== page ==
The language of techniques in spirituality is a fallout of the present scientifictechnocratic culture. One can easily, therefore, see that such purely scientific terms are alien to the language of spirituality. This is not to deny that the socalled techniques can be helpful in the spiritual search, but authentic spiritual experience is not the direct result or effect of such techniques. Authentic spiritual experience is not merited by the exercisant but gifted by God’s purely gracious goodness and love and received by us in pure openness and selfsurrender.
Eastern Christian meditation has valued psycho-physical symbolism, often absent in western forms of prayer. It can range from a specific bodily posture to the basic life functions, such as breathing or the beating of the heart. The exercise of the Jesus Prayer, for example, which adapts itself to the natural rhythm of breathing, can at least for a certain time, be of real help to many people. On the other hand, the eastern masters themselves have also noted that not everyone is equally suited to make use of this symbolism, since not everybody is able to pass from the material sign to the spiritual reality that is being sought. Understood in an inadequate and incorrect way, the symbolism can even become an idol and, thus, an obstacle to the raising up of the spirit to God. To live out in one’s prayer the full awareness of one’s body as a symbol is even more difficult: it can degenerate into a cult of the body and can lead surreptitiously to considering all bodily sensations as spiritual experiences (27).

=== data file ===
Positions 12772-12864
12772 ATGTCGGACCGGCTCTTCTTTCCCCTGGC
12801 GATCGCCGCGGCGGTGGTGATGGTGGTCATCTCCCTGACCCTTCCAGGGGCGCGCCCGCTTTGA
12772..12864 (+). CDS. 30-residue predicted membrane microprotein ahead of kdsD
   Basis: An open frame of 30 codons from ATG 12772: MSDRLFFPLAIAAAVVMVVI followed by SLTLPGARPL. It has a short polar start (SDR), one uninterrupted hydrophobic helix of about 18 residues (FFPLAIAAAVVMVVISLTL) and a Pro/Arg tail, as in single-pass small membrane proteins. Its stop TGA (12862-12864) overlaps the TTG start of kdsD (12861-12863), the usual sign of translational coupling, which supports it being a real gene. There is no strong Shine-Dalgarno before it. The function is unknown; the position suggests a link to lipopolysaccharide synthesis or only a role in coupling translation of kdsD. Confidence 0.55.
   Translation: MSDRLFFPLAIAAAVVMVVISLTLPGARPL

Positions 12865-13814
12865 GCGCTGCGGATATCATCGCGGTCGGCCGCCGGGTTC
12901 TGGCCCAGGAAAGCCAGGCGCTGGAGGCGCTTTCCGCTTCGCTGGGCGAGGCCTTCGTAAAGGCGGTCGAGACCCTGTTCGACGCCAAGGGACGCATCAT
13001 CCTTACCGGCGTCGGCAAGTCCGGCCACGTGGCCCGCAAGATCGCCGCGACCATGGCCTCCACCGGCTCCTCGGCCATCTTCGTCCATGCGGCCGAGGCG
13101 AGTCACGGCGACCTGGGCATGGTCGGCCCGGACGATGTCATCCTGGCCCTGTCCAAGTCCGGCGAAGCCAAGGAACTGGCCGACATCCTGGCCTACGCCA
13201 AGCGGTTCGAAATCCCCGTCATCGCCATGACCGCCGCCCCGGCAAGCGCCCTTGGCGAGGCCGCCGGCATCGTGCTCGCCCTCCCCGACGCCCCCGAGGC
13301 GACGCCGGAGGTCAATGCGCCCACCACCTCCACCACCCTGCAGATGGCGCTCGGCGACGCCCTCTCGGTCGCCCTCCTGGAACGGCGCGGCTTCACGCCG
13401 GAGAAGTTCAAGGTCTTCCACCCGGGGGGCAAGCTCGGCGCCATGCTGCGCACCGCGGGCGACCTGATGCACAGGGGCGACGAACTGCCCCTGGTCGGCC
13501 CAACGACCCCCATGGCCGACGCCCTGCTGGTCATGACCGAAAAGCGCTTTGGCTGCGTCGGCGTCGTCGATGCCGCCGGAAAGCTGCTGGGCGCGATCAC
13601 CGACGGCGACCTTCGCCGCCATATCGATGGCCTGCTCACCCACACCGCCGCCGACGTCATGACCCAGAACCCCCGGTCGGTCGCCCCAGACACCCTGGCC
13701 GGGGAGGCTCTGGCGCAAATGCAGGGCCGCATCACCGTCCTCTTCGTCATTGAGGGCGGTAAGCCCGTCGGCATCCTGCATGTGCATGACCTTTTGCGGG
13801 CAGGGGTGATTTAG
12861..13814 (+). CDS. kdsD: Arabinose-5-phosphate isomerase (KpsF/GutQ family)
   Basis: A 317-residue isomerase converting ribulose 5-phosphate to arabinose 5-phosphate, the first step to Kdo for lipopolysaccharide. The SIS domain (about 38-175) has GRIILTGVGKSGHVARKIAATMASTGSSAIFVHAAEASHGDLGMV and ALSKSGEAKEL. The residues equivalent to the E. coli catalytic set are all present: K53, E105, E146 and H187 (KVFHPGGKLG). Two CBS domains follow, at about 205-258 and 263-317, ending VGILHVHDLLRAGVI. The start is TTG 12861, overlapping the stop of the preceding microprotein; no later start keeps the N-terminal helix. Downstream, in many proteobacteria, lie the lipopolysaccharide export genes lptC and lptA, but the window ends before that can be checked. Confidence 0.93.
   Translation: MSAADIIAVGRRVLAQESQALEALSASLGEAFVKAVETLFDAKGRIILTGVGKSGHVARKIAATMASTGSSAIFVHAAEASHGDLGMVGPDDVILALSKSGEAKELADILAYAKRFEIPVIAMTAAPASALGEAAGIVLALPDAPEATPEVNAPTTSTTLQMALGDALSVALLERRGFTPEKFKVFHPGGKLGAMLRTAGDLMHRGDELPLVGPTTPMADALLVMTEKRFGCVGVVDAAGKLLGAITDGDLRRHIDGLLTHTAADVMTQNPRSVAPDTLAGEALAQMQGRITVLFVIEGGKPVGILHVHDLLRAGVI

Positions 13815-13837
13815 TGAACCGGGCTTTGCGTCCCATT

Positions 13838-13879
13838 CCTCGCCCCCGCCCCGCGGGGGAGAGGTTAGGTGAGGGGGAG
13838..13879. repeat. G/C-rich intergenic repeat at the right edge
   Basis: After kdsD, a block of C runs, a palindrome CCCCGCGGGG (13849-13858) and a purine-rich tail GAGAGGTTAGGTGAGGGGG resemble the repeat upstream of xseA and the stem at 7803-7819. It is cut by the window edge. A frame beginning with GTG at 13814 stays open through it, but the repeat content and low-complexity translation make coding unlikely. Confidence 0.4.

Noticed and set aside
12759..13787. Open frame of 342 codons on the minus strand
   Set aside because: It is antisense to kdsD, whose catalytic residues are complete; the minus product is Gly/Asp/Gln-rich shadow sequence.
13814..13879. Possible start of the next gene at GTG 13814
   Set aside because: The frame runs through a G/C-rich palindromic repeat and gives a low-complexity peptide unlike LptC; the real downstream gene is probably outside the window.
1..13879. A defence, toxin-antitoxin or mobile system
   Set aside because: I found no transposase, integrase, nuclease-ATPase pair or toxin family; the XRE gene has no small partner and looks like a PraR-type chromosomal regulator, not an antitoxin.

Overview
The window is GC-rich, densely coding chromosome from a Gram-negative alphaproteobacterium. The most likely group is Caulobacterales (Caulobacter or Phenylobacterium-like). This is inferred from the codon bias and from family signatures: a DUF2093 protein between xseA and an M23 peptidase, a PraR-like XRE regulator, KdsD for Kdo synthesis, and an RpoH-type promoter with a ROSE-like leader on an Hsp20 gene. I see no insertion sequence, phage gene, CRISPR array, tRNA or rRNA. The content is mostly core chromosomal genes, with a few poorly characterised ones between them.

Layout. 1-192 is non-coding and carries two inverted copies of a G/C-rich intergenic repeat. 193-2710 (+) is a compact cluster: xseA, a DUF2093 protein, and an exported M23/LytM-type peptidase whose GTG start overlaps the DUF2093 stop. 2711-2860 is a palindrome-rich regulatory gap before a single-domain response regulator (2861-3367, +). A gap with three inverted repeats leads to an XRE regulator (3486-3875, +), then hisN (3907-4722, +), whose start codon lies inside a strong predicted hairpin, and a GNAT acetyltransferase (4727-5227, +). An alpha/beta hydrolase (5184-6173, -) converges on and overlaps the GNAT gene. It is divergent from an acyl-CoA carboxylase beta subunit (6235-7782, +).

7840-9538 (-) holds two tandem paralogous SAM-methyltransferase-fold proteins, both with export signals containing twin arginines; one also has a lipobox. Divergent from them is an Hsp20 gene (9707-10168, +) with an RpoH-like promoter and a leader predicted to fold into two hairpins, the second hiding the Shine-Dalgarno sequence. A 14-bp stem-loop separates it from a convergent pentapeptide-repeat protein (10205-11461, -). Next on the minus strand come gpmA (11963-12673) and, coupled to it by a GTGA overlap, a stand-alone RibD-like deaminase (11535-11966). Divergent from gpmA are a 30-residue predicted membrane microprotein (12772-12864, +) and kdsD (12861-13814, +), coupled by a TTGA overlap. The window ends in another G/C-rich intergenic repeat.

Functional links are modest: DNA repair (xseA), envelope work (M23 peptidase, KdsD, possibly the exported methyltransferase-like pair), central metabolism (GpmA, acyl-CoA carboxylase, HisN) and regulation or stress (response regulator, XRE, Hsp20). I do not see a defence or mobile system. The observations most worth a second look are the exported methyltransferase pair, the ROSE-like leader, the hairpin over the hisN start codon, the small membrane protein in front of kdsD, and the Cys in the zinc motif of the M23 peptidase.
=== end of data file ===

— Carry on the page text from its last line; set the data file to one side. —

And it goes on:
The prayer methods and meditation practices taught in the houses of formation in India are derived from the WesternLatin rite Church. The document admits that there is not much scope in it for the psychophysical dimensions. Spirituality needs to be understood integrally and thus to be complemented by other vital dimensions. However the warning in the document is relevant. Spirituality should not be made into a cult of the body. Care must be taken so that the body is lifted into the spirit along with spiritual sensations. In spiritual experience the body needs to be spiritualized and sublimated. As the Lord teaches, in heaven they shall neither eat nor marry. The present day hedonistic and permissive society needs to hear the message of the spiritualization of body and matter.
Some physical exercises automatically produce a feeling of quiet and relaxation, pleasing sensations, perhaps even phenomena of light and of warmth, which resemble spiritual wellbeing. To take such feelings for the authentic consolations of the Holy Spirit would be a totally erroneous way of conceiving the spiritual life. Giving them a symbolic significance typical of the mystical experience, when the moral condition of the person concerned does not correspond to such an experience, would represent a kind of mental schizophrenia which could also lead to psychic disturbance and, at times, to moral deviations (28).
Our theologians should reflect upon such a serious warning. Many youths in the corporate world, administrators, etc., have recourse to such stress relieving practices and psychedelic experiences. Spiritual experience is easily equated with such psychophysical experiences. Without denying the good elements that these practices may contain if kept within certain parameters, the nature of spiritual experience and its relationship with such practices and experiences needs to be explained.
See CHURCH MOUTHPIECE THE EXAMINER ACCUSED OF PROMOTING HERESY